Re: [Fwd: Re: Colouring combining Marks]

From: Peter Kirk (
Date: Wed Jun 22 2005 - 06:14:21 CDT

  • Next message: Gregg Reynolds: "Re: [Fwd: Re: Colouring combining Marks]"

    On 22/06/2005 07:55, Michael Everson wrote:

    > At 01:29 -0500 2005-06-22, Gregg Reynolds wrote:
    >> Right, but that's my point - this notion of "natural" ordering is
    >> unnatural for Arabic. It is quite "natural" to type (and speak)
    >> numbers in either order- least or most significant digit first.
    > In Arabic counting, I believe I have heard, the least significant
    > digit is given first.

    And in German and older English counting, at least from 13 to 99. And in
    modern English counting from 13 to 19. My point is that the order in
    which the digits are spoken, or written out in full, is independent of
    the order in which they are "naturally" written and also of the order in
    which they are distributed on paper etc.

    >> In fact you could argue that historically least significant digit
    >> first is more "natural". My question is, is this also true for Hebrew?
    > It doesn't matter, does it?

    I rather agree that it doesn't matter, but the answer to the question is
    mostly No. In the oldest written Hebrew sources that we have, the Hebrew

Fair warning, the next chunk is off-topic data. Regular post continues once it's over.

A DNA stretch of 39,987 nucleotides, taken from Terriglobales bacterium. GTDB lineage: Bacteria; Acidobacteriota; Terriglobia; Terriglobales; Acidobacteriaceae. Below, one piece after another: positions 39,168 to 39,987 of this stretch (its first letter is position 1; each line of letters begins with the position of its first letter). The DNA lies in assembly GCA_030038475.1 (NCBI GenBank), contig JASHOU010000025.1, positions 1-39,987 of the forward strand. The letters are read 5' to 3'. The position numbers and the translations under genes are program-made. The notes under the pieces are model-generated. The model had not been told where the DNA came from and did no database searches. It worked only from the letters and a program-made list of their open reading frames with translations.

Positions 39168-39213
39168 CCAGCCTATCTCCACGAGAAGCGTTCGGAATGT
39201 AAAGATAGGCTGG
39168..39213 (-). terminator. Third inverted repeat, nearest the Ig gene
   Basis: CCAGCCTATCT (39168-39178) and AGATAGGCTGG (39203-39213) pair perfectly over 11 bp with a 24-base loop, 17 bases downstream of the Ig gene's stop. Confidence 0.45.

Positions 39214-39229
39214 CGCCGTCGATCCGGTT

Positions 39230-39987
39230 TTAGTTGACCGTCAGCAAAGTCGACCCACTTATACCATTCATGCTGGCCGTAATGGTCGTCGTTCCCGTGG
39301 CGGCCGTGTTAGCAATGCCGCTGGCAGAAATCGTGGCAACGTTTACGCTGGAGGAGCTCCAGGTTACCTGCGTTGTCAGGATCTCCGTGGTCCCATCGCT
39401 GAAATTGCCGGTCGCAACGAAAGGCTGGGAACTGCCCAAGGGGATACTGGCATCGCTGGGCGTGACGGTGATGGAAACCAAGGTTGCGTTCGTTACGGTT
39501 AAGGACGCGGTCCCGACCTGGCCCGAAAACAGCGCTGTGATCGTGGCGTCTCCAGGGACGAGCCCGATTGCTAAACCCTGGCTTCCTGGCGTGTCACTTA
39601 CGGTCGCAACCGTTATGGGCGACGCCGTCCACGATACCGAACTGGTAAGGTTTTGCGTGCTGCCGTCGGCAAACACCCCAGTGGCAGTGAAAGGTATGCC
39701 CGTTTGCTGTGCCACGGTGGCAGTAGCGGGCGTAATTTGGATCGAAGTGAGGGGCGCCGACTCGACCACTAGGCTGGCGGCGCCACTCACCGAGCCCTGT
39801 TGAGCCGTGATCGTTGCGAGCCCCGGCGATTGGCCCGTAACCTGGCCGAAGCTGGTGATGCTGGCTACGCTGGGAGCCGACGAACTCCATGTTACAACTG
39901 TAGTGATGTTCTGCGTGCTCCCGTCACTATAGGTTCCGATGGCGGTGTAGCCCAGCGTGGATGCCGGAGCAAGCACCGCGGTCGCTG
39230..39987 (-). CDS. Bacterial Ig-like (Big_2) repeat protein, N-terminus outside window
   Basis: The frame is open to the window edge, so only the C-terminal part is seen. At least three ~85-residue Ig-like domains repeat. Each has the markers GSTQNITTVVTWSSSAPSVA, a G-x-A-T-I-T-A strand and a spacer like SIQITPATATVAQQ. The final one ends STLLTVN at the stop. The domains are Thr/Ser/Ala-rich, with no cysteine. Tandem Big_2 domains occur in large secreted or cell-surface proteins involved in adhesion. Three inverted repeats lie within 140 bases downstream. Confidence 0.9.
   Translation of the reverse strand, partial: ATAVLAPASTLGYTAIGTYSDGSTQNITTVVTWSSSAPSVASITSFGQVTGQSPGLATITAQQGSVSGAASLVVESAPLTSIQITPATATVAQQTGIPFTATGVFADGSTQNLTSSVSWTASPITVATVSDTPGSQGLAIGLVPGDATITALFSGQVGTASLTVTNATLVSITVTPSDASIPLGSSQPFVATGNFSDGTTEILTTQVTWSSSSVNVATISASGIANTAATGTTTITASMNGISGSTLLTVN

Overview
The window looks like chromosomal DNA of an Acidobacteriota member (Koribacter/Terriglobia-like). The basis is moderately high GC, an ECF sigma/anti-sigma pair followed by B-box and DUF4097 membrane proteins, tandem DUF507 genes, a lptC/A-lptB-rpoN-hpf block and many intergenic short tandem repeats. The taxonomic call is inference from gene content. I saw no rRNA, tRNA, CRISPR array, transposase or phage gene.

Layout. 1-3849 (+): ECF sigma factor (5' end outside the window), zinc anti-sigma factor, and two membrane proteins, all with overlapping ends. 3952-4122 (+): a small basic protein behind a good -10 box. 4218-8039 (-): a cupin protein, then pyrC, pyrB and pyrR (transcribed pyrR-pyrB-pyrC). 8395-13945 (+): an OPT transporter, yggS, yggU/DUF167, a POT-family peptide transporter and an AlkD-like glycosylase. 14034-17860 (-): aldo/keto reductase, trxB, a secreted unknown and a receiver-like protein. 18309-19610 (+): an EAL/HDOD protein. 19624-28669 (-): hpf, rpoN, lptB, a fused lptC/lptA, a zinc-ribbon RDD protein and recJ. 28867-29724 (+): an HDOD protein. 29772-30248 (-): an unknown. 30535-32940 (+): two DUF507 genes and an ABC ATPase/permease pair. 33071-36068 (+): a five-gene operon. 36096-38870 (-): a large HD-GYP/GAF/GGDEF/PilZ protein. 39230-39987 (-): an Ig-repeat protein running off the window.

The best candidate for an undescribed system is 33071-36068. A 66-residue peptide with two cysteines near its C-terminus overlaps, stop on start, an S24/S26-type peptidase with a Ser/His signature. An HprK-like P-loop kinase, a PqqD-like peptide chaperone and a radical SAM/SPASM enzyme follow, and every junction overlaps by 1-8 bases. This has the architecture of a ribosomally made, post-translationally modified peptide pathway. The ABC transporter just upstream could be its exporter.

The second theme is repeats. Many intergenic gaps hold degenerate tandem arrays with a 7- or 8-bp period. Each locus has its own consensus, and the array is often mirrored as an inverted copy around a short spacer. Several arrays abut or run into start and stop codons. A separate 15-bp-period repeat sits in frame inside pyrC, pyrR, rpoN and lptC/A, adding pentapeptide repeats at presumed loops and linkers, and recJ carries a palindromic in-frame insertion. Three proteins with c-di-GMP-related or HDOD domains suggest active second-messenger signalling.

Bible, numerals are written out in full. The ordering rule in the
    earlier books is that thousands precede (i.e. are written to the right
    of) hundreds, hundreds mostly precede smaller numbers, and tens mostly
    precede units, i.e. consistently most significant part first; but in
    later biblical books units often precede tens and hundreds sometimes
    follow smaller numbers. A system of writing numerals with letters was
    introduced after the Hebrew Bible was completed and is still sometimes
    used; in this system the more significant part precedes (to the right)
    the less significant. Reference: GKC 5k,134i. The order only changed in
    modern times when western numerals were incorporated into Hebrew text
    without being reversed.

    I understand that ancient Egyptian numerals were also written with the
    more significant part first, in the direction of writing. This is also
    true of Greek and Roman numerals. So, unless Dean can give us
    counter-examples from cuneiform, I would say that historically numerals
    were almost always written more significant part first.

    Peter Kirk (personal) (work)
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